Our History


St. Stephens Mission, late 1800s

The Jesuits who founded numerous Missions among the Plains Indians in the 1880’s, including St. Stephens, were aware of the changed circumstances brought about by the reservation system. The key to the Government’s desire for Indian assimilation was by the process of education. Chief Black Coal of the Northern Arapaho spoke of this as early as 1878 when he said:

“This (land in southern Wyoming) was the country of my fathers, now dead and dying. We love our children. We very much want a good school house, and a good man to teach our children to read your language, that they may grow up to be intelligent men and women, like the children of the White man. And then, when Sunday comes, we would be glad of some good man to teach our children about the Great Spirit.”

Bishop James O’Connor, the Catholic Bishop of Omaha, whose diocese then included what would soon (1890) be the new state of Wyoming, heard that the Federal Government was planning a school for Indian children on the Wind River Reservation at Fort Washakie, the Agency. O’Connor had already collected $5,000 to be used in some way for the Indian people of the Reservation and, on hearing of the school plans, the Bishop offered the money for fitting the interior of the new school building, if the government would accept the Church’s offer and let the Bishop operate the school. O’Connor then made arrangements with the Buffalo, New York Mission of the Society of Jesus to send Father John J. Jutz, a Germain Jesuit, to found the new mission.

Father Jutz arrived at Lander, a town on the south-western edge of the Reservation, sometime during the week of April 20, 1884, only to find to his dismay that the Agency had already assigned the school, which was to operate principally among the Shoshoni, to the famous Welsh Episcopal minister, the Reverend John Roberts. It was then that Jutz heard that the Northern Arapaho lived at the far east end of the Reservation and might be open to the idea of a school in their area, having already sent some of their children to schools in the East.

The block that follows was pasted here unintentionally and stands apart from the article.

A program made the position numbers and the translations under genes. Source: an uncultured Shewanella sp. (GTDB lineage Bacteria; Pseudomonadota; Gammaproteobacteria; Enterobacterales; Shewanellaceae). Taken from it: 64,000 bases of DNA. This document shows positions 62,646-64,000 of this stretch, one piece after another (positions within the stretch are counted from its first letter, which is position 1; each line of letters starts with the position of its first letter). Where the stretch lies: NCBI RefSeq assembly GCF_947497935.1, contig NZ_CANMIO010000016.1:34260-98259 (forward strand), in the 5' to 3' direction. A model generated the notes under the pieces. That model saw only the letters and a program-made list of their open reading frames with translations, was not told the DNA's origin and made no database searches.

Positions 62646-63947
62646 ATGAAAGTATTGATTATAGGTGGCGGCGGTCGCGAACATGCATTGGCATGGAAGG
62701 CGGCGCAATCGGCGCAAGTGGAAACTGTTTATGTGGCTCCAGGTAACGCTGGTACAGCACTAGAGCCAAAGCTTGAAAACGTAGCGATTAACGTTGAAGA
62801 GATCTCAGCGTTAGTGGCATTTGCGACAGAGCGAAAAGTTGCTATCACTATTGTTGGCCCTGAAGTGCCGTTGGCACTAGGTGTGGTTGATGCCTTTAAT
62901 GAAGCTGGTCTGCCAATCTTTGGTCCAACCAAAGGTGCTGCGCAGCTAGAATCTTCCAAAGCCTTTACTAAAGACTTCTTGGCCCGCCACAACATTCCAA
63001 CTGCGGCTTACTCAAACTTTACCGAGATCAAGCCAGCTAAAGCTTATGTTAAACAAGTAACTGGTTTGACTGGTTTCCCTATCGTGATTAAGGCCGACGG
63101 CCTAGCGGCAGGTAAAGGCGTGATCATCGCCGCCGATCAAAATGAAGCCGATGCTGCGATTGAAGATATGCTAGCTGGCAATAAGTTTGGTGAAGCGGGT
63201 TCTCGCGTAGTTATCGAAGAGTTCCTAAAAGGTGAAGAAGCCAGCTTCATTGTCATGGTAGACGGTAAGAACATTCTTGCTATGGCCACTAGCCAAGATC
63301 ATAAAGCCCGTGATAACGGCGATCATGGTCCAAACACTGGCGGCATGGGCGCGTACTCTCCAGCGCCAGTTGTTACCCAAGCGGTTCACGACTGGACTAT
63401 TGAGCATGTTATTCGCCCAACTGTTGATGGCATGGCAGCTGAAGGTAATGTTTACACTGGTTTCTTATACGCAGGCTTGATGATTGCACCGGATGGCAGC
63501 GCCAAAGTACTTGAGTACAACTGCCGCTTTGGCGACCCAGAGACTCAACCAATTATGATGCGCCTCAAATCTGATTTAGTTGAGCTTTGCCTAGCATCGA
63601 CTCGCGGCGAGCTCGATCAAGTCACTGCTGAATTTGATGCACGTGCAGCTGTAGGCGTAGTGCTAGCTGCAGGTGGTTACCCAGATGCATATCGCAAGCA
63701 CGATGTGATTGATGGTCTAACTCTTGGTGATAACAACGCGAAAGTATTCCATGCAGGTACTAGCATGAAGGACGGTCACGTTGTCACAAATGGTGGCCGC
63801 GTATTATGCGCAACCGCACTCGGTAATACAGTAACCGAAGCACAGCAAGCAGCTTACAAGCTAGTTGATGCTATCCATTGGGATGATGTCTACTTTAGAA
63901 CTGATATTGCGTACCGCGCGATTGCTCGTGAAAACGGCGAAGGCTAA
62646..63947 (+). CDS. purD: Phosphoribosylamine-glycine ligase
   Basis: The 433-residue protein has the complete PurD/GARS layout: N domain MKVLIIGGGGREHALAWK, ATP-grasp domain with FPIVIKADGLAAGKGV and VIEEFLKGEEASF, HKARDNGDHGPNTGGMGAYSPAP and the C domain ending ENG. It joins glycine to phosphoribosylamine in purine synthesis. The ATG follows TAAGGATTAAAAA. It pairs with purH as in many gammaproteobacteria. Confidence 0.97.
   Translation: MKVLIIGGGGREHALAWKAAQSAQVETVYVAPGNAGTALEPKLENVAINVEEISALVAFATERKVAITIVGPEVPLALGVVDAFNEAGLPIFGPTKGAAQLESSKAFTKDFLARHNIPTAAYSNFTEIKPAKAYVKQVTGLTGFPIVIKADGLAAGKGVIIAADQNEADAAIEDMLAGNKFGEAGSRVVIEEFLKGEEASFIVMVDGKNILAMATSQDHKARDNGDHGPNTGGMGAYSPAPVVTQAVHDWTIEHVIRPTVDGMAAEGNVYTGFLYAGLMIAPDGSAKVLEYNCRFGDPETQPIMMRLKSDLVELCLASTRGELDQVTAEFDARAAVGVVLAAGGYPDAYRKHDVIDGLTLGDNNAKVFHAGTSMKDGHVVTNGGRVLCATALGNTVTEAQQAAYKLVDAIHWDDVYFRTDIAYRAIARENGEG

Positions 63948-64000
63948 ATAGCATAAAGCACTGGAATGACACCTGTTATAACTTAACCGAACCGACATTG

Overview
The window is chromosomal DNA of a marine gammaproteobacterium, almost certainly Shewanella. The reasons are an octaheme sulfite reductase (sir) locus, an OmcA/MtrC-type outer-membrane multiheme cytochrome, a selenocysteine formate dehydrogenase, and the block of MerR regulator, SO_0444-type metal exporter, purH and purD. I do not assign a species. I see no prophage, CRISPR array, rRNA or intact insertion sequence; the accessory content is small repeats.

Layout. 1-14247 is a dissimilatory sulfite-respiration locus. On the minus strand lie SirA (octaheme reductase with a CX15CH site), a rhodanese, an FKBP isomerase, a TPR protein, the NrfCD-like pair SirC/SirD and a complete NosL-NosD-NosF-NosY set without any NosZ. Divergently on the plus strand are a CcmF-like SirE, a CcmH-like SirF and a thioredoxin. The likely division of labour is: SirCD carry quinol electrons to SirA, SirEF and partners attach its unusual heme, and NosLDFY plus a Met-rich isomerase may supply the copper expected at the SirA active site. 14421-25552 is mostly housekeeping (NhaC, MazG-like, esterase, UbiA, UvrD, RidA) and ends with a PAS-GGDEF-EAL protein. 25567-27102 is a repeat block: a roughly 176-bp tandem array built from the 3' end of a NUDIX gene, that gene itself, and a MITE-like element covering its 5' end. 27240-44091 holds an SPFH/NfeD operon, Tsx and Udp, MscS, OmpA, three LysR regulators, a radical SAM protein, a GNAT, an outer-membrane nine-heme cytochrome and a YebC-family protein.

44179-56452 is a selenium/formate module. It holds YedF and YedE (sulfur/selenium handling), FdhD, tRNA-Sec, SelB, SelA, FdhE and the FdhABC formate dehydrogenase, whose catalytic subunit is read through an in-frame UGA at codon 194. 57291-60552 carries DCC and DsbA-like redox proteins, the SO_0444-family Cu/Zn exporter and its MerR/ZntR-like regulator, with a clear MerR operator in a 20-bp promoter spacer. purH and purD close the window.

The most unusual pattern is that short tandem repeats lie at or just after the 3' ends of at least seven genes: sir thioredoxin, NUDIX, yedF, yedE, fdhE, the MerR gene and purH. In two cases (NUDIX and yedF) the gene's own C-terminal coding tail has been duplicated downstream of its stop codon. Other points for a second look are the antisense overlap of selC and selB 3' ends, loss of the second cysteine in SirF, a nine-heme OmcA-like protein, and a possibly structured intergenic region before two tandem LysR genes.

Jutz arrived in May, 1884 at Black Coal’s camp near the confluence of the Little and Big Wind Rivers (about four miles from the modern city of Riverton).  Father Jutz was soon joined by Jesuit Brother Ursis Nunlist who came to help build the new mission. In a letter sent East, dated August 12, 1884, Jutz noted that he and Brother Nunlist had commenced work on a “a school and dwelling house,” the latter being a four room 24 by 24 foot building which served as chapel, sleeping quarters, kitchen, reception room, and workshop…the beginnings of St. Stephens Indian Mission.


Reverend John J. Jutz, S.J.


Black Coal’s Camp – Courtesy of the Smithsonian Institute


This photo, taken in 1912, shows the original three major Mission buildings.  The building on the left was the church, boy’s dormitory, gymnasium and Jesuit priests house.  This structure was destroyed by fire in 1928.  The present church at St. Stephens stands on this same spot. The building on the right was the Franciscan sister’s convent and girl’s dormitory.  It too is now gone.  In 2003, the building was demolished due to safety problems and the high cost of restoration.  The less noticable structure in the center is the only one that remains in use today.  This building, nown know as Sister Incarnata Hall, has been utilized for over 100 years for many programs and housed numerous projects.  As times changed and other needs developed the space of this building was converted into whatever was needed and is still participating in that function.